Globetrotting27 October 2008
Walking the aisles at CeMAT Asia in Shanghai this week (the show runs 27-30 October) represents an opportunity to gauge how (if) the global economic crisis is dampening a market that has skyrocketed in recent times.
The last time I was there was in 2007 and while the jury is still out as to whether the show should be staged every 12 months, at least it gives westerners a chance to catch up with developments in a growing marketplace with the credit crunch tightening belts back home.
The British Broadcasting Corporation (BBC) quoted the Confederation of British Industry (CBI) recently, saying the slowdown is now spreading to many parts of the economy, and manufacturing is hard-hit.
"Falling demand for UK-made goods and a drop in output has caused the sharpest single-quarter fall in manufacturing confidence in 28 years, a survey says," according to the BBC.
In the past three months, 16% of firms had seen a rise in new orders but 46% said they had fallen, the CBI's Industrial Trends survey says.
It also found orders for UK-made goods had declined at their fastest rate since 1999 as domestic demand fell.
The drop in new orders was largely due to weaker domestic demand, which recorded its sharpest fall since 1992.
The slowdown in the UK economy is now spreading to sectors previously resilient to the weakness in the banking and housing markets.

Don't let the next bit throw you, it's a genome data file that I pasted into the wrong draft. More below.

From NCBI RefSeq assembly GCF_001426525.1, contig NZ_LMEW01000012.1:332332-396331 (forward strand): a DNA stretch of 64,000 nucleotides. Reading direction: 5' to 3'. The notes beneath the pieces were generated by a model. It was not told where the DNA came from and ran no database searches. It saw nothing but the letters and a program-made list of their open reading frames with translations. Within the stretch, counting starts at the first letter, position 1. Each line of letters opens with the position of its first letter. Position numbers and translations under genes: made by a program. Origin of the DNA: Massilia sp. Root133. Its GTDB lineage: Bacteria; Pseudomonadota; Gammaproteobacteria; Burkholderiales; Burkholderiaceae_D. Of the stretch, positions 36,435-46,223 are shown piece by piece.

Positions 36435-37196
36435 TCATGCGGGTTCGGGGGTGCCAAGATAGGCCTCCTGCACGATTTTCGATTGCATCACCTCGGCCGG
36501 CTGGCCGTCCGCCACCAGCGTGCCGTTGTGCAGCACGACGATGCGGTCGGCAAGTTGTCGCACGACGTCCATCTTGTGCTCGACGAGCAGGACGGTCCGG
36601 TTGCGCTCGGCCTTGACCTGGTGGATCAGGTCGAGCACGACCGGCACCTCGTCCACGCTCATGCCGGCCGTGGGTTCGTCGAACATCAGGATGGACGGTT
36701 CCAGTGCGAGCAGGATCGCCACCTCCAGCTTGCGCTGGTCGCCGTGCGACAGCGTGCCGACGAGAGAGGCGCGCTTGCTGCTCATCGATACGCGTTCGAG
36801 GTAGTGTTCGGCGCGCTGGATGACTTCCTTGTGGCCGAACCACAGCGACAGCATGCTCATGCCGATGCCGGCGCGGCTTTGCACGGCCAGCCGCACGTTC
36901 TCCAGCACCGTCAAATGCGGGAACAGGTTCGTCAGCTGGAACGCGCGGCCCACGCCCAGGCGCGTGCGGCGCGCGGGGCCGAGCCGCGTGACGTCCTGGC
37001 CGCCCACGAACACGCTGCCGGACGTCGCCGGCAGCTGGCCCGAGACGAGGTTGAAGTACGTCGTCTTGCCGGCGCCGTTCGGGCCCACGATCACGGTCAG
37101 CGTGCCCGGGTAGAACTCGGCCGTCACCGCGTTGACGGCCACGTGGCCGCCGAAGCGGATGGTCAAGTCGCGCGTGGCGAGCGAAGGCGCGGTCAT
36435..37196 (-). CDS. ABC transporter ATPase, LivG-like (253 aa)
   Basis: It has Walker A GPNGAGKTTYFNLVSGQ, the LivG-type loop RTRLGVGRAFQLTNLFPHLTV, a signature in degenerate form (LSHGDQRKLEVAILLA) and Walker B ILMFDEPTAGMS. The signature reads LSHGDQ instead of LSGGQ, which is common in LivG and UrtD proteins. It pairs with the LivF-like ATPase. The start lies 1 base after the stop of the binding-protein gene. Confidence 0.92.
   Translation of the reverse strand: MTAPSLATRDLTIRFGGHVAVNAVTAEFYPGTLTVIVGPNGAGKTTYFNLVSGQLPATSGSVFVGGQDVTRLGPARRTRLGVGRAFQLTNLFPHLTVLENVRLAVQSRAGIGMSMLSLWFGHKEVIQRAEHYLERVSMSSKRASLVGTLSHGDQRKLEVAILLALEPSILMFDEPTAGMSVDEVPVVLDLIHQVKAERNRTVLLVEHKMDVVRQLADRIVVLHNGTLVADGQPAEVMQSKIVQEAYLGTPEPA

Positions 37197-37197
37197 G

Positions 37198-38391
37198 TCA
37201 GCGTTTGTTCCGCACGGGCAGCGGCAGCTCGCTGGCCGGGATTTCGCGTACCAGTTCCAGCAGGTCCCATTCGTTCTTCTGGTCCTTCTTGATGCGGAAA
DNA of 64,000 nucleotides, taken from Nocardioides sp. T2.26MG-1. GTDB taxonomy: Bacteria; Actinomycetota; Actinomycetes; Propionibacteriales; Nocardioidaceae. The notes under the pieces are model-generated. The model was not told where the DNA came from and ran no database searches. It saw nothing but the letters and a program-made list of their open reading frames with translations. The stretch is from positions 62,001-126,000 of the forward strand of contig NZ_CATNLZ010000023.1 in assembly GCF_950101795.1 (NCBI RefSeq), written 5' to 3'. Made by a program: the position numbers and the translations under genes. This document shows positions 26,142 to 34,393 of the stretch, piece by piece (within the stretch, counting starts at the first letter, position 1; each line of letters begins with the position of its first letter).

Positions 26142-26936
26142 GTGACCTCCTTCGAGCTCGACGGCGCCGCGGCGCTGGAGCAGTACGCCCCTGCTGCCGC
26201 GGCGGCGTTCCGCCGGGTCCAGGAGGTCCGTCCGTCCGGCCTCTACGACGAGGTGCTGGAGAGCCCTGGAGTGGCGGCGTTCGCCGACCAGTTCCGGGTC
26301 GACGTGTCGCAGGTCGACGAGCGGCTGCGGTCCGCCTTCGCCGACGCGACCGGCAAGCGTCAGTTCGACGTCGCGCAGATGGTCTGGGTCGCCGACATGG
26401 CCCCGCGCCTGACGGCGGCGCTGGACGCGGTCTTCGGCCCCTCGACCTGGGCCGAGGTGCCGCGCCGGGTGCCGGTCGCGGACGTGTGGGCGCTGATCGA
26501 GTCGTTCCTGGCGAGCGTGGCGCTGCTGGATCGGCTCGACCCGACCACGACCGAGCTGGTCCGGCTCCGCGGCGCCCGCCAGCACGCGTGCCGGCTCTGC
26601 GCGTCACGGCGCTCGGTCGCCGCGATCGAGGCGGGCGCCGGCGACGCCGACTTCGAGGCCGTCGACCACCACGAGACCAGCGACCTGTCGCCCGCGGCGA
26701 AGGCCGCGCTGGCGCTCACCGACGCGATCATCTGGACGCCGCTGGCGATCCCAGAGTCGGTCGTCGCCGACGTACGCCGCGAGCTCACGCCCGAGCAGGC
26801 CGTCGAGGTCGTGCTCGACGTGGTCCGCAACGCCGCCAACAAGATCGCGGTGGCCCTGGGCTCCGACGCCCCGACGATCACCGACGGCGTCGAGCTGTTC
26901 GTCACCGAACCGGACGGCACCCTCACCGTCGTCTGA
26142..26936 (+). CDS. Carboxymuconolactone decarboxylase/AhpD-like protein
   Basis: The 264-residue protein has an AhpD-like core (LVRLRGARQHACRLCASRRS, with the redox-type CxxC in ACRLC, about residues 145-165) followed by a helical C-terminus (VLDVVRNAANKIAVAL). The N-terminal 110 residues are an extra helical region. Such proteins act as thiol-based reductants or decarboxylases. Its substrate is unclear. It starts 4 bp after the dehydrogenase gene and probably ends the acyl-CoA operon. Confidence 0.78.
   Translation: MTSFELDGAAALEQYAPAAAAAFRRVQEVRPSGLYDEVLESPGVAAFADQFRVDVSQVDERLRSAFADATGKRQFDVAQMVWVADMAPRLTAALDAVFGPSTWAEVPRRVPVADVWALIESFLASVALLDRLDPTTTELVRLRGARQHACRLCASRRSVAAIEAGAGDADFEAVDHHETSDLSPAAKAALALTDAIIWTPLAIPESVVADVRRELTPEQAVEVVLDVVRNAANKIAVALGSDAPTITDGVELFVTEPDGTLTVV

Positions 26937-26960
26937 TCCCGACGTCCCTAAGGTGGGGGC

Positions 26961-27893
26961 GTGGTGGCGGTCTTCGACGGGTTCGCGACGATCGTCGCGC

You can read the BBC's full article on this at the link below.
It'll be fascinating to draw comparisons between China and the UK this week. I'll report (in words and pictures) from the show floor in the November issue.
A further sense of the global state of the overhead lifting market will be gained in December when group sales manager Mark Bridger and I will represent Hoist at CeMAT India in Bangalore.
Hoist will exhibit for the first time at the second CeMAT India show, which was launched in 2007, at the new Bangalore International Exhibition Centre (BIEC), 10-13 December.
According to the German Office for Foreign Trade, the Indian logistics market is experiencing annual growth rates of 20 to 30%. By 2015 the market is expected to reach a total sales volume of EUR140bn.
Due to India's deficient infrastructure, logistics costs are very high in comparison with other countries, accounting for between 12 and 14% of the country's gross domestic product. In recent years, Indian managers have become much more aware of the importance of having a highly functional logistics system for entrepreneurial competitiveness.
Naturally, I'll report from the show floor in Bangalore in due course.
Exciting, if turbulent, times.
Richard Howes, Editor